This I read with my 10-year old daughter, and she was not terribly fond of it. Young Turtle is sent to live with her aunt in Key West, Florida, when her mother takes a housekeeping job for a woman who won't allow children to stay. Of course, Turtle's aunt is unprepared for the visit, having three young sons underfoot as it is, and another mouth to feed (particularly in 1935) is an expense she barely knows how to handle. Turtle does her best to stay out of trouble and help out when she can, but she still pines for the day her mother comes back to get her. Just when it seems that all of her dreams have come true, the picture is dashed again -- but this time, Turtle's real family is there to lift her back up.
Ella did not like this story. It moved at a strange pace, and sometimes the "picture" the author drew was quite fuzzy. I thought it was okay, particularly because it was short.
Great googily moogily -- I have not posted about all the books I have been reading in literally MONTHS! This is bad for many reasons, but particularlyGreat googily moogily -- I have not posted about all the books I have been reading in literally MONTHS! This is bad for many reasons, but particularly because I am setting a bad example for my daughter, who is avoiding doing her own "book reports", even though she has read the books.
I digress. These next reviews are going to be short, so I can catch up. I finished this book more than a month ago, but here we are. It is about monarch butterflies and their migration. It is about a young mother living with her husband and young children in rural America, on the family farm where they work with her (sometimes difficult) in-laws. They are eking out a living (barely), when the butterflies appear, like a something magical out of the thin air. To some, it feels like just a strange infestation of bugs, but the arrival of the monarchs eventually has consequences for everyone.
Not my favorite Kingsolver novel, but it will do. It will do....more
This book was painful. Not like a sharp pain, or a gory, violent pain -- it's a brooding, twisting, pit-in-your-stomach, frightening kind of pain. InThis book was painful. Not like a sharp pain, or a gory, violent pain -- it's a brooding, twisting, pit-in-your-stomach, frightening kind of pain. In the beginning, it was a little hard to get into, but eventually, I felt a little like I had to stay with it in order to find some RELIEF.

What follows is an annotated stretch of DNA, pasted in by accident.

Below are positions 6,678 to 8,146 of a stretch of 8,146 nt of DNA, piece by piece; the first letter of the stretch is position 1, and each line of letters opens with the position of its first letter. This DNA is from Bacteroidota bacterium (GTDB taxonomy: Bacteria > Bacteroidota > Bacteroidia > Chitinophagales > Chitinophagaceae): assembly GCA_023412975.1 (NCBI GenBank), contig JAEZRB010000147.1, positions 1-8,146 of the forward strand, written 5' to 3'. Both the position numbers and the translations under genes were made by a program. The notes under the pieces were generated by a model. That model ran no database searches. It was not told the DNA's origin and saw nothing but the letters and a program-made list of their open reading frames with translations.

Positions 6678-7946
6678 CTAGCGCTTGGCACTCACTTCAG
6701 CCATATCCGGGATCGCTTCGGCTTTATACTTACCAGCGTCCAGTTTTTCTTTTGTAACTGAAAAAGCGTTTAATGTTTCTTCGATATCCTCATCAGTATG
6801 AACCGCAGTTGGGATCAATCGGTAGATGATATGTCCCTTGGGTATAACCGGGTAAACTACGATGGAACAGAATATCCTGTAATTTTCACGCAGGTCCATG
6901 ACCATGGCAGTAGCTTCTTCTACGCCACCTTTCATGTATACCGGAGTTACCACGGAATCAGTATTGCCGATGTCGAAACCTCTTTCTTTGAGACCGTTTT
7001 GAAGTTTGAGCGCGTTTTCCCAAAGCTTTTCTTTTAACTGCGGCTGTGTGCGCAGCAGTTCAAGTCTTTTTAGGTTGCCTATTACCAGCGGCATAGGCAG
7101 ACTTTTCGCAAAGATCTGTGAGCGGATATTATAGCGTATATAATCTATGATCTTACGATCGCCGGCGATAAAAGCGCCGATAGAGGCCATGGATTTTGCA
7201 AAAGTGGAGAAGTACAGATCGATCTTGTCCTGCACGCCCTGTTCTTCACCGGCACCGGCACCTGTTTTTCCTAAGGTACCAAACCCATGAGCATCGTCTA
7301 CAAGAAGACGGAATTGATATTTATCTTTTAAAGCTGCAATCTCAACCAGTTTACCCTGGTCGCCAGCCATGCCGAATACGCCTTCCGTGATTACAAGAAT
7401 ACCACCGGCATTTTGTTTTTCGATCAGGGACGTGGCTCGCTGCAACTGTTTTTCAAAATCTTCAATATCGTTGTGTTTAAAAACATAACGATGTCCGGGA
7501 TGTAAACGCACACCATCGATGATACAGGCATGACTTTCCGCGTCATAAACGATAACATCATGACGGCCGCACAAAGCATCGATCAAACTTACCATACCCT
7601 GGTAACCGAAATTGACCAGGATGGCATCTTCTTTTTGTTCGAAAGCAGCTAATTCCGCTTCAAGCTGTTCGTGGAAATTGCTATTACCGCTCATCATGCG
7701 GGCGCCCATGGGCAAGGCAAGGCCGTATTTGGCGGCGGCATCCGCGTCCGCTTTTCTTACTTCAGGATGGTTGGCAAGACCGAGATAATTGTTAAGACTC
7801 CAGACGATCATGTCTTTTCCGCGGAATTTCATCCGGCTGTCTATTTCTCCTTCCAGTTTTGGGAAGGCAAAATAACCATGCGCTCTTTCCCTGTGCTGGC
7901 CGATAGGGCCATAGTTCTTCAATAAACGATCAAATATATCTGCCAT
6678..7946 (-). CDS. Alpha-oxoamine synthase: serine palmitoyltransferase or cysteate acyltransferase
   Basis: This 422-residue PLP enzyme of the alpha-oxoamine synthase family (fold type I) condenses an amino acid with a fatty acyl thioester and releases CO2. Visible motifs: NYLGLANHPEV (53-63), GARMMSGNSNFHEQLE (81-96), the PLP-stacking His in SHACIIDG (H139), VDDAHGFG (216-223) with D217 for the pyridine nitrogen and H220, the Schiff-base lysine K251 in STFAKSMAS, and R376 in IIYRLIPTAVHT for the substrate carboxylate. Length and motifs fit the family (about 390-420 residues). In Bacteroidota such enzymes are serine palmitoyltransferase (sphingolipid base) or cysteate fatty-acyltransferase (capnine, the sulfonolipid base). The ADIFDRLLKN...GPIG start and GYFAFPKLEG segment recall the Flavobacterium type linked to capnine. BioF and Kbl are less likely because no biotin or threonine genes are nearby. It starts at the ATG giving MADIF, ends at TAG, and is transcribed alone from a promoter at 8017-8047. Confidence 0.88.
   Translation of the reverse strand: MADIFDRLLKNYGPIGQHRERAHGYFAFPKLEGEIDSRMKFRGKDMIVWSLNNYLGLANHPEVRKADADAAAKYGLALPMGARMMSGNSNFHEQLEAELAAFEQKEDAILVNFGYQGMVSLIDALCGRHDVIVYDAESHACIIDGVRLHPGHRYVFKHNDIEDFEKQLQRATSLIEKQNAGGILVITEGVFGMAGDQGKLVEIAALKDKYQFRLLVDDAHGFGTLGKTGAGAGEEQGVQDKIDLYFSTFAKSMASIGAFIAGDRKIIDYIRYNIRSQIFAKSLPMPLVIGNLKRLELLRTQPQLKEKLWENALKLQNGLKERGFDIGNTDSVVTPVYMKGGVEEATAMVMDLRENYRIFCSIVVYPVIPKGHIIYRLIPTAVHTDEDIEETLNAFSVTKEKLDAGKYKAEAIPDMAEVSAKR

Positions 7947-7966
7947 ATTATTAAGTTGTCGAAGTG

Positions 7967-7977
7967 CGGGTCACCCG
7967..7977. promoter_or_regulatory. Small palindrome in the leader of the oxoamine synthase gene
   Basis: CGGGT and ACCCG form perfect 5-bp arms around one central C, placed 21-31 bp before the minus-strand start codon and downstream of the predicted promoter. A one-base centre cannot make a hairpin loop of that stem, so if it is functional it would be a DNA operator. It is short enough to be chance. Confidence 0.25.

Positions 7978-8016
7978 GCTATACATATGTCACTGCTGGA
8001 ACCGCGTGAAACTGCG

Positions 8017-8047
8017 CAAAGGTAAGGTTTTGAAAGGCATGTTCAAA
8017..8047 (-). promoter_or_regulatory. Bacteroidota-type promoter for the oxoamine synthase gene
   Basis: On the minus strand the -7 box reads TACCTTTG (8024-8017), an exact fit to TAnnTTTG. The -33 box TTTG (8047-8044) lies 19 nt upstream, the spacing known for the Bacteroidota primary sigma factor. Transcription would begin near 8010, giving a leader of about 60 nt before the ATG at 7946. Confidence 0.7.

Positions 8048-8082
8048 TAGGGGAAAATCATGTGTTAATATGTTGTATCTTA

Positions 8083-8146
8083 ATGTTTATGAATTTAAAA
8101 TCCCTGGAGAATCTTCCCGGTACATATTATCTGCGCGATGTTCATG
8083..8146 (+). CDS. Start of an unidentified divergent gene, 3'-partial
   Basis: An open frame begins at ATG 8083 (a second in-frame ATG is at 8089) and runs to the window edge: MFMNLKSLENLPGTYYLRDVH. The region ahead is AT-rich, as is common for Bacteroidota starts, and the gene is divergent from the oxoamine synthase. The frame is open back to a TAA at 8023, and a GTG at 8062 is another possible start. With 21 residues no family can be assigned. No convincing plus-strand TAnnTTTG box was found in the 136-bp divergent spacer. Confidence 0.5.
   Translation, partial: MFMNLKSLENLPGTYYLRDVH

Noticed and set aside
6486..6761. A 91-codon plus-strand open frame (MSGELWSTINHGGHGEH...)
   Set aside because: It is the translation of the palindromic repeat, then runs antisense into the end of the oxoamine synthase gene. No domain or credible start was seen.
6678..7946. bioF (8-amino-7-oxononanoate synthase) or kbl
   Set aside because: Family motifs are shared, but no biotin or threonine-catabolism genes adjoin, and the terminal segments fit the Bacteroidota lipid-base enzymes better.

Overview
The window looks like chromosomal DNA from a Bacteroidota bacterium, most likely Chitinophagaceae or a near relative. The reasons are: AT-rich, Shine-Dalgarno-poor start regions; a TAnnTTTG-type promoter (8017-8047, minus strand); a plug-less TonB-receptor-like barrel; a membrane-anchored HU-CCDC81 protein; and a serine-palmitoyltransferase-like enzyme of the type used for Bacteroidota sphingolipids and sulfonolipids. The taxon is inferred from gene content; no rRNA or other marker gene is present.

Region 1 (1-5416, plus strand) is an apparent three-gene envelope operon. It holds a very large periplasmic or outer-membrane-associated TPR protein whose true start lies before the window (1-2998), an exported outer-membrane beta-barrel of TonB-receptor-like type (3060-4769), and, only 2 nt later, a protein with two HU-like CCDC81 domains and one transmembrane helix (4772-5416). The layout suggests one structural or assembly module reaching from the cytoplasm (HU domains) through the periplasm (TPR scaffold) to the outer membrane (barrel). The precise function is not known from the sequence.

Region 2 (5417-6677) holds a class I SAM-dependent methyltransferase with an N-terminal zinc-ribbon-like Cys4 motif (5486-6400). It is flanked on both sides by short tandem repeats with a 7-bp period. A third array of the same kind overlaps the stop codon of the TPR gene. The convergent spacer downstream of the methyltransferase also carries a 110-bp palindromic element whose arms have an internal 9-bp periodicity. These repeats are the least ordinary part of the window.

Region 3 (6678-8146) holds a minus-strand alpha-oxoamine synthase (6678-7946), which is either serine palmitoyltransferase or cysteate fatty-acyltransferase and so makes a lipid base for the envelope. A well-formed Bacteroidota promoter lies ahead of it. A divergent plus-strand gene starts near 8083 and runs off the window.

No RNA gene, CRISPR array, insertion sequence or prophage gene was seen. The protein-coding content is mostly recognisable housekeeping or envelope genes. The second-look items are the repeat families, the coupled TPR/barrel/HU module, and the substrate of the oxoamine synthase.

Intended for readers in grades 4-6, I wonder if kids will have the patience to get to the end. For those that do, it is a bit of a haunting/traumatizing story. Naomi (aka, Chirp) is an 11-year old bird enthusiast; she lives with her older sister, ailing mother, and psychiatrist father. Set in 1972, there are a lot of little reminders of the time period (some of which may go right over younger readers) -- for example, this scene from a presentation in Chirp's class: "'Please sing along,' Dawn says, all miserable, and then she walks to her desk, picks up a pink Easter basket filled with dry roasted peanuts, and hands them out, three peanuts each." Totally not happening at school these days.
And then the worst thing happens, or what I imagine to be the worst thing for an 11-year old girl. And it is the worst. It isn't sugar-coated. It doesn't get better or easier. The boy who becomes Chirp's closest friend over the course of the book has his own serious problems, and while they try to lean on each other, neither one can offer support or fully reveal themselves to the other.
Nest addresses complex and serious issues, including mental health, child and domestic abuse, and drugs, and while they are all dealt with tastefully, it seemed quite deep for this adult reader. ...more
Disclaimer: My 10-year old daughter says this book deserves 5 stars, and while I was dazzled, it didn't "sing" like some other middle grade books haveDisclaimer: My 10-year old daughter says this book deserves 5 stars, and while I was dazzled, it didn't "sing" like some other middle grade books have for me.
We read Ungifted together, and it sparked several great discussions. Middle-of-the-road, trouble-finding Donovan is up to his usual tricks, when a seemingly "safe" prank leads to an accident of epic proportions, significantly damaging school property in its wake. Unable to move quick enough, the superintendent catches Donovan before he can escape, and vows to hold him accountable for his actions and the destruction of the school gym. Strangely, Donovan hears no word on his punishment, but rather receives notice he has been enrolled in the district's school for high achievers. Themes of bullying, "gifted-ness", creativity, leadership, friends and family are all addressed throughout the story -- all in a way that weaves a seamless, action-filled story.
This is a book that boys and girls can easily enjoy. Although Ella and I read it together, she could have easily read it on her own: the chapters are relatively short, creating easy stopping places for kids. Donovan is in middle school, and the book is recommended for grades 5-8. In the story, Donovan's older sister is pregnant with her first child, and the "gifted" class is allowed to learn about human growth and development as they accompany her to doctor visits and so forth -- some reviewers were concerned that too much information is divulged, but it is much less about sex than about eggs being fertilized and how a fetus grows, etc.
One concern I did have was that Donovan's "gifted" classmates conveniently represent all the stereotypes you can think of for high-ability learners, and others have also mentioned this. Still, I think most kids who will read this kind of story will also be able to point this out, particularly if they are reading with other students or parents and discussing these kinds of details. Read it? I vote "yes"....more